William the Conqueror and the Channel Crossing of 1066

The Bayeux Tapestry and the Vikings

Contrary Winds: Theories of History and the Limits of Sachkritik

Paper given by Stephen Morillo

Session: Studies in Medieval Military History in Honor of Bernard S. Bachrach

48th International Congress on Medieval Studies (2013)

The Bayeux Tapestry and the Vikings

William the Conqueror waited several weeks before making his maritime crossing of the English Channel in 1066 – was he hampered by weathered or did the Norman Duke intentionally remain in Normandy, hoping that events in Anglo-Saxon England would turn to his favour?

In his conference paper, ‘Contrary Winds: Theories of History and the Limits of Sachkritik’ Stephen Morillo of Wabash College tackles this question. In 1066, Duke William was preparing his forces for an invasion of England and uphold his claim to the Anglo-Saxon Kingdom.

The Norman invasion fleet was constructed around the mouth of the River Dives and ready by July. The ships were launched, but as William of Poitiers writes in his Gesta Willelmi ducis Normannorum et regis Anglorum, the  voyage did not go well:

Presently the whole fleet, equipped with such great foresight, was blown from the mouth of the Dives and the neighboring ports, where they had long waited for a south wind to carry them across, was driven by the breath of the west wind to moorings in Saint-Valery. There too the leader, whom neither the delay and the contrary wind nor the terrible shipwrecks nor the craven flight of many who had pledged their faith to him could shake, committed himself with the utmost confidence by prayers, gifts and vows, to the protection of heaven. Indeed, meeting adversity with good counsel, he concealed (as far as he could) the loss of those who had drowned, by burying them in secret; and by daily increasing supplies he alleviated want. By divers encouragements he retained the terrified and put heart into the fearful. He strove with holy prayers to such a point that he had the body of Valery, a confessor most acceptable to God, carried out of the basilica to quell the contrary wind and bring a favorable one; all the assembled men-at-arms who were to set out with him shared in taking up the same arms of humility.

Finally, on September 27, the winds shifted and the fleet set sail again. The Normans made landfall on the English coast near Pevensey and marched to Hastings, where they battled the English and killed King Harold Godwinsson, thus paving the way for William seizing the country.

While earlier historians took at face value the claims by Norman sources that William could not sail his fleet because of unfavourable winds, some new interpretations suggest that it was part of the Duke’s ‘master plan’ to wait and let Harold deplete his forces by having to engage with his brother Tostig and his Norwegian allies in the north of England.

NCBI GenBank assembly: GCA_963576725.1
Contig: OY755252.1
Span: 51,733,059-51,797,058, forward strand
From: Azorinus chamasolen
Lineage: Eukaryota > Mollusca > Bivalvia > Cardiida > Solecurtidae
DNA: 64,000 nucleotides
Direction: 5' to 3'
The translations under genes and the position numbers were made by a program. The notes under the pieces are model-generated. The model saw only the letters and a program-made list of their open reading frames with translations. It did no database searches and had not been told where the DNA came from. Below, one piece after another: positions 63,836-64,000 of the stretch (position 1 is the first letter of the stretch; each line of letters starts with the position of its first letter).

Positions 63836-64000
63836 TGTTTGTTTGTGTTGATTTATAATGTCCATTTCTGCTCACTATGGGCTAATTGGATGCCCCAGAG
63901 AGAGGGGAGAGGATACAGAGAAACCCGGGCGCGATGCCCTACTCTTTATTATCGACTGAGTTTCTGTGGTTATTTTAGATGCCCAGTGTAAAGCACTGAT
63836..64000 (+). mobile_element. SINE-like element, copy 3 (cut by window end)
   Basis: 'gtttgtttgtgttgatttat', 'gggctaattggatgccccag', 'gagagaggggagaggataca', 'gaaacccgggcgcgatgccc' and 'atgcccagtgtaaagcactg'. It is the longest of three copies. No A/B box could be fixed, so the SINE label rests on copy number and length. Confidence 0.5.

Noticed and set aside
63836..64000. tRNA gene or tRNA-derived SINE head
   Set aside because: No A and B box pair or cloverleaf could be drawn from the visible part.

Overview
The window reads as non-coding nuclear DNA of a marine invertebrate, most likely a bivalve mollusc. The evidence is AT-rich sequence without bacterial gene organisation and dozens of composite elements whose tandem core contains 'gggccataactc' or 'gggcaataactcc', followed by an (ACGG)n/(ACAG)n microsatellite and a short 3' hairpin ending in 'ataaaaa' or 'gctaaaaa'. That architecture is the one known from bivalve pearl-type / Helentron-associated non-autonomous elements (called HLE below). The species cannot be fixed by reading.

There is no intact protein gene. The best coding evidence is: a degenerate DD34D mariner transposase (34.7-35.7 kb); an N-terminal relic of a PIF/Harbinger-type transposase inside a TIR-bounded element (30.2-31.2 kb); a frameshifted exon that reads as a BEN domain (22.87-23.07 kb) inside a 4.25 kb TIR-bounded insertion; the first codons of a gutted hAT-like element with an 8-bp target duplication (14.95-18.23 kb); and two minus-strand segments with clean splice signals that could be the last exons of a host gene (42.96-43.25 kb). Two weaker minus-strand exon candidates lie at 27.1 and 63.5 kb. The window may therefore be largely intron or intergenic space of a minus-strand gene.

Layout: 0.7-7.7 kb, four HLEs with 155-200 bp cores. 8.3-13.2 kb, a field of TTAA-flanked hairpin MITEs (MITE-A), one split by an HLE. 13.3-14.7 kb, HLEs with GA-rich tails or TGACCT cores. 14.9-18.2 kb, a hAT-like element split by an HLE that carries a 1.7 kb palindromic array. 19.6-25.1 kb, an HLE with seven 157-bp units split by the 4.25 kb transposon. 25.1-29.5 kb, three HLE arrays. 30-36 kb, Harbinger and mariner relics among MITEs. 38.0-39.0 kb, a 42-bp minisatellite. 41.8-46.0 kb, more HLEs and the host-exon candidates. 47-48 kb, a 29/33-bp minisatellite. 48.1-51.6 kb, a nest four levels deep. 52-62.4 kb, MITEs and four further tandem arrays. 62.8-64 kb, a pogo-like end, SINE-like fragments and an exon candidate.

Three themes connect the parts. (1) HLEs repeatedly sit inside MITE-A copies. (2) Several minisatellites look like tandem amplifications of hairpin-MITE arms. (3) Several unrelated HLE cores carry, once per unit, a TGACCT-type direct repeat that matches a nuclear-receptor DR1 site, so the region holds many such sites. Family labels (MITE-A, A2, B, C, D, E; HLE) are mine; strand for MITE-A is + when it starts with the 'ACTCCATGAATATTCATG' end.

Morillo first examines the scientific evidence on whether or not the winds would have kept the Norman fleet stranded. Unfortunately, the results were inconclusive – westerly winds were common enough to be problematic for the Normans, and for medieval ships such a crossing would be dangerous.

He then points to a few further pieces of evidence, such as the fact that another Norman source, Carmen de Hastingae Proelio, also notes the problem with winds. Furthermore, a charter exists in which William grants certain property rights to the Church of St.Valery in thanks for the prayers they said for better winds back in 1066. If the events of the contrary winds did not exist, it would seem then that two chroniclers and the charter are part of a campaign of “elaborate misinformation.”

If so, what would be the purpose of being so misleading, Morillo asks? While he notes that some parts of this story make William look good (ie. the gaining of good winds an indication of God’s favour), other parts casts the Duke in a negative light, such as having many of his soldiers desert him and having to bury other men in secret.

Morillo goes on to suggest that the delay in Normandy did not offer William any strategic advantage. By having his fleet remain on his side of the English channel, the Duke would have run into logistical challenges. Moreover, by not sailing right away the Normans were endangering their chance of having the initiative in this conflict.

While events did turn out in William’s favour, the Duke could not have guessed, let alone planned to capitalize on, that the English would use up much of their strength in defending against the other invasion of the Norwegians. William probably had some knowledge of what was happening in England, which may have allowed him to continue to wait for the winds to blow his way, but historians should avoid believing that the Duke of Normandy had planned to delay his attack for the most opportune time, and then later concocted a story about contrary winds.

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